My father was raised in a religious Jewish home, an orthodox Jewish home. His mother, I always heard, was very religious. She was, as far as I can tell, not from the merciful school of Hillel, where love of God and kindness toward others is taught with patience, kindness and a touch of humor. My father’s religious upbringing was harsh. It seems remarkable to me that he absorbed and transmitted as many of the deeper moral lessons of Judaism as he did, considering how they were taught to him.
As a result of the heartfelt moral teachings of my father, I am compassionate toward the religious impulse. It is right to be kind to the helpless, to be gentle, to treat animals well. It is right to identify with the vulnerability of the dispossessed, the orphan, the homeless. It is an excellent thing, probably the best single thing a person can do, to refrain from doing to others what you hate having done to you. My sister and I were raised to feel solidarity with the oppressed, a certain awe about the mysteries of history and the universe, and compassion for animals and underdogs.
As a result of my father’s distilled religious lessons, and the way they were often disjoined from the way he actually lived, I have little patience for the rituals of religion. I’ve never shouted out “this is bullshit, you goddamned hypocrites!” during a religious service, but it’s very hard for me to sit through one, to rise, and please be seated, and please rise. Obedience to God, as interpreted and demanded by men, is as repellent to me as obedience to any tyrant.
“Whoa! Whoa!” said the skeleton of my father, holding up a bony hand. “Wait a second, there. You’re writing a frame to set up a series of stories about my practice of religion and my feelings about it. The reader doesn’t care about your opinion of religious services. They want my religious life, mine, the protagonist.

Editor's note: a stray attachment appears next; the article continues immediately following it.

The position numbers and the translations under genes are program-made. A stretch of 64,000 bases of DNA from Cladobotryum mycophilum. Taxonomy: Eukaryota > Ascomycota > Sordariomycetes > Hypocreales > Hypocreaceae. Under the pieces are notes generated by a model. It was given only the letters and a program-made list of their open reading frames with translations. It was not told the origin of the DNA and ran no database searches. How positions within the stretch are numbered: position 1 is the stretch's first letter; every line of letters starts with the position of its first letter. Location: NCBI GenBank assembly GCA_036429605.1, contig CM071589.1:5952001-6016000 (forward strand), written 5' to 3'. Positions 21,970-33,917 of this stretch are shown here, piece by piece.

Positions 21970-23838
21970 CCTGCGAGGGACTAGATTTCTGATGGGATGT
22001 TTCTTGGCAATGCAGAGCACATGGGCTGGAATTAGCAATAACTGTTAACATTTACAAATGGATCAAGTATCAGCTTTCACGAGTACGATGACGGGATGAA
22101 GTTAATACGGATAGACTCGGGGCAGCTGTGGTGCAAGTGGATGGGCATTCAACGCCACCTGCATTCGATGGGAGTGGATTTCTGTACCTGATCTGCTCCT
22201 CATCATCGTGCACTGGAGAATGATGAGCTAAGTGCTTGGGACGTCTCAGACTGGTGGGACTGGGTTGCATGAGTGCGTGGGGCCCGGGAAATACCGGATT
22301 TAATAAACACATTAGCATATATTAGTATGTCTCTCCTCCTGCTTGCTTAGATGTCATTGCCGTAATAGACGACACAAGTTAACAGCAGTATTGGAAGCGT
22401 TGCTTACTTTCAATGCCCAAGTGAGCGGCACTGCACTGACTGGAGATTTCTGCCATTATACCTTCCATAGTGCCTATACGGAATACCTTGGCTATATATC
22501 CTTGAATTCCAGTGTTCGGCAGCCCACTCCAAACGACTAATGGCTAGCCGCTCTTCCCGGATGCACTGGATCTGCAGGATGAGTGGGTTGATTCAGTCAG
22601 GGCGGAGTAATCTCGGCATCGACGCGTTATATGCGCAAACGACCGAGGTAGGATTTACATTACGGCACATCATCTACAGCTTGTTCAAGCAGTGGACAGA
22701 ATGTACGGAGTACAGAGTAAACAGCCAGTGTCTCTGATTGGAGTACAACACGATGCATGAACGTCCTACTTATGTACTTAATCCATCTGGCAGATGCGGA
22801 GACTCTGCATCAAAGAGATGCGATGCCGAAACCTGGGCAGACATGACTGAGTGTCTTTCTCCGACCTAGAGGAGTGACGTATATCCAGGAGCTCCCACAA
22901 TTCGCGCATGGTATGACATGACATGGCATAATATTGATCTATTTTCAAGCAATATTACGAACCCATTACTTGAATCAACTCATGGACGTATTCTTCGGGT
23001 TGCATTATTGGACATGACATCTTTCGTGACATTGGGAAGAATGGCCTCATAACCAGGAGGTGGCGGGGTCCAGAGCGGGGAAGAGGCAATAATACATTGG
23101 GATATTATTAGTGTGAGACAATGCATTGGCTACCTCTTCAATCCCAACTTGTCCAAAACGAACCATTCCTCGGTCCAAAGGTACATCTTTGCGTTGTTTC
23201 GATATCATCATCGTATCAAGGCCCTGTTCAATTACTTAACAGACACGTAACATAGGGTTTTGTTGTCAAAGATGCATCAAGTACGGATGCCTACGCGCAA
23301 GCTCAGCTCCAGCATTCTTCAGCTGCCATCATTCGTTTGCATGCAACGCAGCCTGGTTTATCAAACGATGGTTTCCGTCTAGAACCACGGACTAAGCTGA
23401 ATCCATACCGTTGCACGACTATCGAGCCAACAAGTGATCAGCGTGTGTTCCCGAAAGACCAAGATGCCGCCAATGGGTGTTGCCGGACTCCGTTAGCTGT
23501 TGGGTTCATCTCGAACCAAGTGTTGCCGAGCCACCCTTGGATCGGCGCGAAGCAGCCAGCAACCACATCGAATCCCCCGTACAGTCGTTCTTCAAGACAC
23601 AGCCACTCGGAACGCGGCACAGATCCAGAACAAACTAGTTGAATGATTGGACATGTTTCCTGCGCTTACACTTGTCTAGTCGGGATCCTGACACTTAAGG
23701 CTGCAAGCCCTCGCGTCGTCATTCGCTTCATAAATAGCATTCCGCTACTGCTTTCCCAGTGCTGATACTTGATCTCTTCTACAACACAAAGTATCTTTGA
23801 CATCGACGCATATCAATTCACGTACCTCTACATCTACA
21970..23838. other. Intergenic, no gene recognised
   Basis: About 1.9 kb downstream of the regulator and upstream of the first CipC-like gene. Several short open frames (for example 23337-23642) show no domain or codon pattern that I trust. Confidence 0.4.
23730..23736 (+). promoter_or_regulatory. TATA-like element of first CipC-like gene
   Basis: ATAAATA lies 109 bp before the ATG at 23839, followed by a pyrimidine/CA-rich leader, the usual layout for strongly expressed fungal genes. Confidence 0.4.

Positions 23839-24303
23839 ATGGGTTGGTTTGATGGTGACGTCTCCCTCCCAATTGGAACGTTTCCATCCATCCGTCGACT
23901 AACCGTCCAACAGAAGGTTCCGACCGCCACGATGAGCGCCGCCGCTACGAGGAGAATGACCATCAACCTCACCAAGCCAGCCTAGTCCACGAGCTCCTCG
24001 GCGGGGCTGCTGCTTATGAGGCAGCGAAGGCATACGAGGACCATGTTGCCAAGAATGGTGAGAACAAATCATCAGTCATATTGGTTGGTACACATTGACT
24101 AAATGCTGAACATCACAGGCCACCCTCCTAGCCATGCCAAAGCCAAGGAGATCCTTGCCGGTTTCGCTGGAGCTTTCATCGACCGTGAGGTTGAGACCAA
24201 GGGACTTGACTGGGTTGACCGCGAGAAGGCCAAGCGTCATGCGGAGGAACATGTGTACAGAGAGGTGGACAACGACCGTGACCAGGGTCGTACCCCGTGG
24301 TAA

“You’re going to take the half dozen or more anecdotes you’ve written about my religious life and combine them into one chapter, combing out the repetition and giving as full an account as you can of my religious life. You’re going to call it ‘My Father’s Religion’. Nobody gives a shit about your editorial feelings as you begin. Strike that whole paragraph about obedience to religious tyrants.”
Don’t be a religious tyrant, dad. That kind of categorical certainty is part of what is so hateful about religious strictness. God’s supposed insistence on you doing whatever incomprehensible thing God is urging on you becomes an unquestionable religious duty. You take your religious leader’s word for it. Or, if you’re really inspired, God’s word.
Take your first born son to a hilltop, tie him to a pyre, bind him so you can cut his throat, set him on fire and offer him as a burnt offering to the All-Merciful. The boy will go along, docile as a lamb, because he’s righteous, and does as God will command be carved in stone, Honor Thy Father and Thy Mother, and you’ve taught him blind obedience to the will of God, and to his father.
For your willingness to slit your first-born son’s throat and burn his body, you’ll become Judaism’s first righteous patriarch, oddly enough. Your unflinching faith will position you for all time as the moral source of three major world religions. Then for thousands of years y’all can kill each other over who most humbly and truly worships the All-Merciful King of the Universe.
“Well, that’s your jaundiced view of religion,” said the skeleton.
Like I said, I make the distinction between the religious impulse, the spiritual longing to connect to something higher and more wise than yourself, a worldview to help you behave justly, and religious ritual and dogma, propagated by blood-thirsty religious leaders with swords in their hands. I think you made the same distinction yourself, increasingly so over the years.
“Yeah,” said the skeleton with a sigh, “I did make the same distinction. And increasingly so as I went along. Those Born-Again morons in the prayer circle around me on my deathbed, I tried not to judge them too harshly. I was too weak to judge them, in any event, but you know what I was thinking. Sad idiots doing the best they could, somehow. Going to mega-church and voting for Dubya Dumbass Bush, righteously hating with God on their side, trying to convert dying Jews before forsaking the lonely widows of those souls they believe they’ve saved.
“I’m not pretending I was a religious person, I just think you have to tell the story of my religious life better. That’s all I was trying to say.”
I read you, Rebbe. I’m working on it.